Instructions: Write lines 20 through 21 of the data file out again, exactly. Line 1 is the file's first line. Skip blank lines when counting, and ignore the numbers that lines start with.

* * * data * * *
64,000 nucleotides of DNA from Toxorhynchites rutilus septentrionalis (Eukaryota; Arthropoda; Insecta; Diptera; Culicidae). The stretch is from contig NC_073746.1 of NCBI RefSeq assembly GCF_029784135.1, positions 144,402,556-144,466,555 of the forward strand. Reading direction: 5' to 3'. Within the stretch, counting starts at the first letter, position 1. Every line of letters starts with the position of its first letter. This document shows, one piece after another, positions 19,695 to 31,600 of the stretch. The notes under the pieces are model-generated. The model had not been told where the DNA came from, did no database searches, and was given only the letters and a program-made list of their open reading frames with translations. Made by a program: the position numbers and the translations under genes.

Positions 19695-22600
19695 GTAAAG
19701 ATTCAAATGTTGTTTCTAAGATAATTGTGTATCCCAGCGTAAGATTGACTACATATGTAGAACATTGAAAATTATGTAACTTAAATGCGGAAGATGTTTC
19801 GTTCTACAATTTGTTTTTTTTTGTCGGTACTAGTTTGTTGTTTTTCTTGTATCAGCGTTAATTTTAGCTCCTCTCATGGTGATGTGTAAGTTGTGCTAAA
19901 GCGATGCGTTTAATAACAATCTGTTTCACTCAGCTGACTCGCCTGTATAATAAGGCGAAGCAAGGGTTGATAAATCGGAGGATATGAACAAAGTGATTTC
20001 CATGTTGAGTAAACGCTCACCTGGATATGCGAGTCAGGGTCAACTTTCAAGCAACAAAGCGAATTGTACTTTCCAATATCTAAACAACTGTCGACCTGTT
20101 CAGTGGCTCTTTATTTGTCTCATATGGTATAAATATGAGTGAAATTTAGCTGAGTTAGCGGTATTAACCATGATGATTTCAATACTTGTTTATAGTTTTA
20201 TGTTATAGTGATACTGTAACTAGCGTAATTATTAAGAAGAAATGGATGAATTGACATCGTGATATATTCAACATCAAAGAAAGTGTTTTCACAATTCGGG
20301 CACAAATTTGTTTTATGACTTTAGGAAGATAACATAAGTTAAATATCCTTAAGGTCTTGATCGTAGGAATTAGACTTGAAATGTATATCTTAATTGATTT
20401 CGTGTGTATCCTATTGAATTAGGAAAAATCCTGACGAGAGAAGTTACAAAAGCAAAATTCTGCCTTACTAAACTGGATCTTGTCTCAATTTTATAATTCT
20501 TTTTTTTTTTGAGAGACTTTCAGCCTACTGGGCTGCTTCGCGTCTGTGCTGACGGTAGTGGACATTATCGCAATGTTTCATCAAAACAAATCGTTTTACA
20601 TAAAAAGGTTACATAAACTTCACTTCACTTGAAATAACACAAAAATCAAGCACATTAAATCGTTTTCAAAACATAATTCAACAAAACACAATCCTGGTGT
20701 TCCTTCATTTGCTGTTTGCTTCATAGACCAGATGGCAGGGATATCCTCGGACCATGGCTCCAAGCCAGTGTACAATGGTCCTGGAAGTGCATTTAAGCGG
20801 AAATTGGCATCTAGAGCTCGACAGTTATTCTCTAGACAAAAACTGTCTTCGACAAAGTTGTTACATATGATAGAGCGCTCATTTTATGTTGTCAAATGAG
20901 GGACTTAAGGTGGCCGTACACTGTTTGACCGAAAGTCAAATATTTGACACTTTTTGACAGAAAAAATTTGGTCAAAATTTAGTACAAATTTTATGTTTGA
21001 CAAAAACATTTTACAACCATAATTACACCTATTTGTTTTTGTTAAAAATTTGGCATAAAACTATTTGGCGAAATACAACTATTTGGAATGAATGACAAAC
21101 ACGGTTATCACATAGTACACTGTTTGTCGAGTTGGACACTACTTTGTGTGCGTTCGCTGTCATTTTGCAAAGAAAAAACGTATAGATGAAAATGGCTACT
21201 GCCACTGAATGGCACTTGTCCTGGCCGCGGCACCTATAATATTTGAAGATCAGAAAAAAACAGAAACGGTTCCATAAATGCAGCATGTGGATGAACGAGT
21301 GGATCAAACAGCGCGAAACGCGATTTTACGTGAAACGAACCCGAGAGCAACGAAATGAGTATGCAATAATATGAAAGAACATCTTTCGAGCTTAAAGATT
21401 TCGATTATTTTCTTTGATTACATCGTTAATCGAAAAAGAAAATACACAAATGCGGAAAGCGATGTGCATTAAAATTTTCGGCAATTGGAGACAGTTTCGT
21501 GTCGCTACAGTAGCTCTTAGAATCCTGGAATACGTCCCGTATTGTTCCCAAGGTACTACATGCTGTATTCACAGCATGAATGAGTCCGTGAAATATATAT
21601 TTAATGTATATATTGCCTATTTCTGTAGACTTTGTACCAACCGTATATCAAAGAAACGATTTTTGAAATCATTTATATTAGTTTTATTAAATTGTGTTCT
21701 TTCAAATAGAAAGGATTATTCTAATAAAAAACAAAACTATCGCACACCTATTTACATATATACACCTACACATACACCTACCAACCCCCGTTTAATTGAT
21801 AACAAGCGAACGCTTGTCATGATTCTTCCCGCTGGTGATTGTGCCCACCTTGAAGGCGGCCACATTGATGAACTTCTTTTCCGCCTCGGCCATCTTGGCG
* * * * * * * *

21301 GGATCAAACAGCGCGAAACGCGATTTTACGTGAAACGAACCCGAGAGCAACGAAATGAGTATGCAATAATATGAAAGAACATCTTTCGAGCTTAAAGATT
21401 TCGATTATTTTCTTTGATTACATCGTTAATCGAAAAAGAAAATACACAAATGCGGAAAGCGATGTGCATTAAAATTTTCGGCAATTGGAGACAGTTTCGT